On May 13, 1981 a would-be Turkish assassin entered St Peter's square with one thing in mind: kill the pope. He nearly succeeded. As John Paul II passed Mehmet Ali Agca the Turk pulled his revolver and opened fire, hitting the pope four times. As the pope's vehicle sped off toward the hospital with the pope bleeding badly Agca was subdued by the Chief of Vatican Security, a nun and some spectators. He would later claim that he was only one of a team of men who'd been assigned the job of killing the pope by a shadowy Bulgarian mafia type. Later evidence would back up that theory and add the claim (never definitively proven) that the Bulgarians were working on behalf of the Soviets, and in particular Yuri Andropov, to whom John Paul's popularity in eastern Europe had become a major problem.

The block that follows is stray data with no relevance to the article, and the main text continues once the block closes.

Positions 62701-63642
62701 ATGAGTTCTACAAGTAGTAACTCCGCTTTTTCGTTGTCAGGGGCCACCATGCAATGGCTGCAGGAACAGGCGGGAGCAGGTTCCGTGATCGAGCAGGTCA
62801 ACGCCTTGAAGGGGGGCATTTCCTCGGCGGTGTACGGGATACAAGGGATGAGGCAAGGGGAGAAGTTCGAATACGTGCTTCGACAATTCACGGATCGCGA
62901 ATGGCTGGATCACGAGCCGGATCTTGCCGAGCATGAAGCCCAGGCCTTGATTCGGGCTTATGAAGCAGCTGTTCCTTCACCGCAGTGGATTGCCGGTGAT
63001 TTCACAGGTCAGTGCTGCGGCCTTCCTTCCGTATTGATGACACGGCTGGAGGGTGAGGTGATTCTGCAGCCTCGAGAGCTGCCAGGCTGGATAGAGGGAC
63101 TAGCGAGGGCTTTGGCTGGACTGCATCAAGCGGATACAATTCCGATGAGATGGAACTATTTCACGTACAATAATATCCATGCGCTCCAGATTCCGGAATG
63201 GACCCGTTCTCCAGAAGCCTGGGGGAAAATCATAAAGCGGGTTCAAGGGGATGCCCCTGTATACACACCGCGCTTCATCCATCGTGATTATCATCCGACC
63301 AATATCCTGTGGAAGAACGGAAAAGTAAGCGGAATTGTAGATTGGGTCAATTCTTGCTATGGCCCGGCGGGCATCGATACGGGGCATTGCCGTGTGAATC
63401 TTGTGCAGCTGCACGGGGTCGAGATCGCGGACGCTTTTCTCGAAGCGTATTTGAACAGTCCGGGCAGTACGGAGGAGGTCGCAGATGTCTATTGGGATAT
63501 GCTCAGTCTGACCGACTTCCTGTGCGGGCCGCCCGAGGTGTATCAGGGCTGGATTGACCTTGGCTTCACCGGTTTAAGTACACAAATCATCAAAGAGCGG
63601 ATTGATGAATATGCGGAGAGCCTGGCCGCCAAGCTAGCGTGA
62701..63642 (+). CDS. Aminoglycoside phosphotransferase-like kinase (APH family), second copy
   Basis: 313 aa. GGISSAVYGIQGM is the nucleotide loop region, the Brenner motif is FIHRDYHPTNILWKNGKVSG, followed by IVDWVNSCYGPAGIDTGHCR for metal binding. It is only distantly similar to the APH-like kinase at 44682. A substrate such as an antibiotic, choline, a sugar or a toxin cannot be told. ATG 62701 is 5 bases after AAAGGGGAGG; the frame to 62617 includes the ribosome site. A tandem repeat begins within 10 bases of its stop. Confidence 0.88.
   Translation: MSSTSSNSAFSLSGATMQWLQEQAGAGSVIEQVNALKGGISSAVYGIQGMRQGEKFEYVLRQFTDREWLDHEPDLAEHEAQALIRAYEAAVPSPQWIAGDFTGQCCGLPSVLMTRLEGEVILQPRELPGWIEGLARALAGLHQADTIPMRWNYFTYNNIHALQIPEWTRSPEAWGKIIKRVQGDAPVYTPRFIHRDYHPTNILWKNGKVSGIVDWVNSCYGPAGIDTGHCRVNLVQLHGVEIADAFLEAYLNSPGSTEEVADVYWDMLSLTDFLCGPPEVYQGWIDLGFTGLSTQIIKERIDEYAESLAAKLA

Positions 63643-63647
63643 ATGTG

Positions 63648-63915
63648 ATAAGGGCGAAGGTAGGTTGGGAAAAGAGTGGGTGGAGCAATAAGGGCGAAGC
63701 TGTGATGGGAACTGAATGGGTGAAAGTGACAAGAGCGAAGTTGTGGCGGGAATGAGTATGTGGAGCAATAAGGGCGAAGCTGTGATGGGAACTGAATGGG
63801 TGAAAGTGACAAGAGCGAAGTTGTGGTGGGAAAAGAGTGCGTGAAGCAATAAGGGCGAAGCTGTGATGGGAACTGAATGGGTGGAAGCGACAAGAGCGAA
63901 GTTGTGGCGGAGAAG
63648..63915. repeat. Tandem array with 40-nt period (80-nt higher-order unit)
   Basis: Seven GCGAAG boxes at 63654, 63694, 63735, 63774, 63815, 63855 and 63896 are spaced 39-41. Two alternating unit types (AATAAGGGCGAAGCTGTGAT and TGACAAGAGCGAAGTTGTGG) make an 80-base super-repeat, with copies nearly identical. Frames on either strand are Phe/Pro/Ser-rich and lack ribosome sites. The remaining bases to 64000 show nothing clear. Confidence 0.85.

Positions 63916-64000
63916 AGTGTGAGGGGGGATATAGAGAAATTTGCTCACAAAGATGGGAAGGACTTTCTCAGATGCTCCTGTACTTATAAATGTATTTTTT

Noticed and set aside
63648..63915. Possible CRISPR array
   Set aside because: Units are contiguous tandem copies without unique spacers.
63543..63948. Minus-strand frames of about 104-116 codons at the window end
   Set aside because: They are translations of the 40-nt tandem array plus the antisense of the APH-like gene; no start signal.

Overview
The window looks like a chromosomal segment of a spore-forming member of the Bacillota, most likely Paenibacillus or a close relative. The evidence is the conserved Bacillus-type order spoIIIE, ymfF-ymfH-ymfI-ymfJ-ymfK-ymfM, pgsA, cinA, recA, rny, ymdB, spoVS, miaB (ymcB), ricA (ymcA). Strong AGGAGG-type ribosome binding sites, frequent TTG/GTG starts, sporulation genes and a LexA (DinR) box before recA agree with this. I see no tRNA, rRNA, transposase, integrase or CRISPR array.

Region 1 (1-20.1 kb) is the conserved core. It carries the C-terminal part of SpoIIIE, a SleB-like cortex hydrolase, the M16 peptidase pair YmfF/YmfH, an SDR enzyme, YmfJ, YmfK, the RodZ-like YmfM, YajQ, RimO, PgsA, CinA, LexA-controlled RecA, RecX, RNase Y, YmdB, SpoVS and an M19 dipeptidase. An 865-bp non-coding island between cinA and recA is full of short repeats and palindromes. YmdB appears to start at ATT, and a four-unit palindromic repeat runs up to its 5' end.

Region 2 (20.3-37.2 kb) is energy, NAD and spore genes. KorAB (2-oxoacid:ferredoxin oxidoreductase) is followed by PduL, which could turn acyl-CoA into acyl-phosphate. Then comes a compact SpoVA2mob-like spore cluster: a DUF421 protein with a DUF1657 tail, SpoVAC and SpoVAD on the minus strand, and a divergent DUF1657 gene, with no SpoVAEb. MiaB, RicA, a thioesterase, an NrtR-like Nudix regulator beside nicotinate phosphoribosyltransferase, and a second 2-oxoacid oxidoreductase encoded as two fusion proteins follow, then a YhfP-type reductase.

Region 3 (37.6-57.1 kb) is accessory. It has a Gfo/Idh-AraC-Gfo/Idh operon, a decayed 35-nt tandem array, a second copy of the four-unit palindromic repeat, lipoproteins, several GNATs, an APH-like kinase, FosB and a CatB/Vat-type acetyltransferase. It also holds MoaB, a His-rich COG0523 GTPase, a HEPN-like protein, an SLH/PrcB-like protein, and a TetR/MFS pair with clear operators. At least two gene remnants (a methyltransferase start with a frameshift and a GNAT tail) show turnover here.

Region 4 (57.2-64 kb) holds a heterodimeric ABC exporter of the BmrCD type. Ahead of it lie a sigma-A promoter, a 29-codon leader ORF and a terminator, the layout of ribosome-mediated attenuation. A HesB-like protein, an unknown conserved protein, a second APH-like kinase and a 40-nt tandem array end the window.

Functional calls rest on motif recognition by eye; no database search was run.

After recovering the pope publicly forgave Agca and in 1983 visited him in jail. The two men actually developed a tenuous friendship and in 2000 Agca was pardoned by the Italian government at the urging of the pope and returned to Turkey. Upon his arrival in Turkey Agca was imprisoned for a 1979 murder but, after several fits and starts, was ultimately released on January 18, 2010.

Mehmet Ali Agca raises his gun to fire (circle).